Year in review
An overview of the year’s highlights, new directions and achievements of staff and students.
Building our global reputation
Enhancing our global reputation was a key focus during 2018. Boosting the University’s international reputation will help it to forge high-quality partnerships with top universities, recruit world-leading staff, grow the number of international students, and more effectively compete for international research funding.
A stronger brand also strengthens our ability to compete against the international elite university brands and their new modes of delivery. All of this is beneficial for alumni as it increases the value of their qualifications offshore.
A strong global reputation is also essential to ensure the financial sustainability and long-term viability of the University.
University of Wellington
A proposal for University of Wellington to become the new legal name of the University was approved by the University Council in September. The proposed name change was an important step towards a closer partnership with Wellington and towards giving the University a clear, distinctive, and memorable name upon which an enhanced global reputation could be more effectively developed.
The Council also approved a change in the University’s Māori name to Te Herenga Waka, which is also the name of our marae and means the mooring place of canoes.
In December, the University was advised that the Minister of Education had declined the Council’s recommendation to change its legal name to University of Wellington. Council will consider its response to the Minister’s decision in early 2019.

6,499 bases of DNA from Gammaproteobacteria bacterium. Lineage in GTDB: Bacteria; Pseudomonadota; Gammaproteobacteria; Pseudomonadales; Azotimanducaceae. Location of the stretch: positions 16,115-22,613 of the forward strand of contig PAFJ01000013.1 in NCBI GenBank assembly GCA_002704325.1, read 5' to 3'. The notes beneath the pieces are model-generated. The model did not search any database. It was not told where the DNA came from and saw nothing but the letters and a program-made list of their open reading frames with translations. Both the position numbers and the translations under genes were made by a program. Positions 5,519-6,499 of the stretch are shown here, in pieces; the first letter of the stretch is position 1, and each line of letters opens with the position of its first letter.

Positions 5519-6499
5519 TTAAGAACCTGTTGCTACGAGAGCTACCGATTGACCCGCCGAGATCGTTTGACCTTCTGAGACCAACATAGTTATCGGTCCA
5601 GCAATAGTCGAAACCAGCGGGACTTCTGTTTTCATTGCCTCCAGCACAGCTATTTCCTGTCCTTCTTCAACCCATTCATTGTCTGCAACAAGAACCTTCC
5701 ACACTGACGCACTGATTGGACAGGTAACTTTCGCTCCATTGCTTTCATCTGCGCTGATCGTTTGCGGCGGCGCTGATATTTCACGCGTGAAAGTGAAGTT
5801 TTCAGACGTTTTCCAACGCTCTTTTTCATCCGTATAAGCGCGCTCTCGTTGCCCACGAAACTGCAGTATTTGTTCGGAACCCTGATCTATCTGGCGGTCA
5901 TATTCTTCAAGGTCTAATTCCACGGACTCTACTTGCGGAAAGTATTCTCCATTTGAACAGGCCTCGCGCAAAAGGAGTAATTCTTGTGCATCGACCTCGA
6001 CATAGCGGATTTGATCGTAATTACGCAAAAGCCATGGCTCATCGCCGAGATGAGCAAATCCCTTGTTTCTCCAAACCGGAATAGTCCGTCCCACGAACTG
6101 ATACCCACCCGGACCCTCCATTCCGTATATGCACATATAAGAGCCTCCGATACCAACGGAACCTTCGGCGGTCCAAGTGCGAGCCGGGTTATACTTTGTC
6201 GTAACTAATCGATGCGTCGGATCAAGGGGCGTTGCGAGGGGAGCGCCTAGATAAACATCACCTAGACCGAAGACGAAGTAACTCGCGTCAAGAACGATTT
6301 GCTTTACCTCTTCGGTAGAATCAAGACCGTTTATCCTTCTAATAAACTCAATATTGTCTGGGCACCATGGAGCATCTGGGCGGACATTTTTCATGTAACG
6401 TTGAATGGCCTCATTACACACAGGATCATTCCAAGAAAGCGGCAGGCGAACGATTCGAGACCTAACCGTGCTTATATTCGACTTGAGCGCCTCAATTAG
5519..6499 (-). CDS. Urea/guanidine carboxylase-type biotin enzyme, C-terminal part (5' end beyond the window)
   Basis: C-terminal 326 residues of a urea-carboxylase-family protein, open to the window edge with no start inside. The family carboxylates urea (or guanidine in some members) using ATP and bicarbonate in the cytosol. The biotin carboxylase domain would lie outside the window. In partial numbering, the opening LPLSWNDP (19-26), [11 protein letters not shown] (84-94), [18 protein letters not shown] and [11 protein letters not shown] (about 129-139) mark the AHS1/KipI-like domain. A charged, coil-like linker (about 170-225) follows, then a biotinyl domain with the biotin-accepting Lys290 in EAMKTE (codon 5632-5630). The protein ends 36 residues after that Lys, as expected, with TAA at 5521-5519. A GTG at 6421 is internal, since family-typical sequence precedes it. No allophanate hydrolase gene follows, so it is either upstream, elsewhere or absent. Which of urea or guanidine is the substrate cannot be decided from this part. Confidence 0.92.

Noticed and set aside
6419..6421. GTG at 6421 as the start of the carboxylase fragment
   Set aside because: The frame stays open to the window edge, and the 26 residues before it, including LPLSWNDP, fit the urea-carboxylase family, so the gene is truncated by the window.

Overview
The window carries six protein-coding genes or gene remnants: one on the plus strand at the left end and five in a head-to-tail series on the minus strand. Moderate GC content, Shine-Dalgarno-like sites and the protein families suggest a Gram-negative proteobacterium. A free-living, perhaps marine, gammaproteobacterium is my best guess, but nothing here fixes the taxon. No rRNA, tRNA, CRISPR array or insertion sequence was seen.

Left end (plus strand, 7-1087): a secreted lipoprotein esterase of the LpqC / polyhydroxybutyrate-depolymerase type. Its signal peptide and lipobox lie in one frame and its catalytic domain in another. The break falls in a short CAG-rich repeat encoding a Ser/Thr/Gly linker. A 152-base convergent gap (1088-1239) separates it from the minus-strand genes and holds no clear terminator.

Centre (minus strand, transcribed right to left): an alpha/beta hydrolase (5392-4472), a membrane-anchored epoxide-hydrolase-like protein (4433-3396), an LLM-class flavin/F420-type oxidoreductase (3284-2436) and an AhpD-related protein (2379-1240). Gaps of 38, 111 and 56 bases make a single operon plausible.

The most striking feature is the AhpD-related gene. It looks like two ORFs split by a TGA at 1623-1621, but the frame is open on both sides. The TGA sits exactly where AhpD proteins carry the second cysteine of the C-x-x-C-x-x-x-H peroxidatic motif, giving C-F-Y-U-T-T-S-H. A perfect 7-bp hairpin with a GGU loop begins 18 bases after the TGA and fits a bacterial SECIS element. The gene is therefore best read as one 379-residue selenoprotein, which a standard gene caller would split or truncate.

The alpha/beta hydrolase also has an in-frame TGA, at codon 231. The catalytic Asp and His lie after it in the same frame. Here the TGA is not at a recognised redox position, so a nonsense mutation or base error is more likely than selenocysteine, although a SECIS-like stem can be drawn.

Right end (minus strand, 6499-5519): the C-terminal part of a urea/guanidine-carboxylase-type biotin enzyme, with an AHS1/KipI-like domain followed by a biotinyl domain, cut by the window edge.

Programme of actions
A broad programme of initiatives to enhance our international reputation was developed in 2018. By way of example, these projects included:
- continued attention to research and teaching quality and their proxies, such as citations, awards, and surveys
- additional staff-to-staff collaboration and more effective institutional-level partnering
- engagement activities to boost the University’s profile and reach such as hosting more conferences in Wellington and increased participation in offshore conferences.
Despite a tough year overall for New Zealand universities, Victoria University of Wellington held its standing in the QS World University rankings for 2018.
At an overall rank of 221, we are now the highest-ranked of the New Zealand universities that do not have a medical school and remain in the top 2 percent of the world’s 18,000 universities.
Since 2014, the University has moved up 44 places in the QS World University rankings.
The University hosted a range of conferences in 2018, bringing thousands of academics to Wellington from institutions around the world. This included the Third International Conference on Wellbeing and Public Policy, which brought together over 350 policymakers, wellbeing researchers, and members of the public, and the Australasian Association of Philosophy’s 2018 conference, in which hundreds of philosophy academics and students presented and discussed their ideas.
A number of new collaborations within New Zealand and internationally were also launched. One example of many is a collaboration between researchers at Victoria University of Wellington, the Universities of Oxford and Reading in the United Kingdom, and the Centre for International Climate Research in Norway, to develop better ways of thinking about how methane fits into carbon budgets.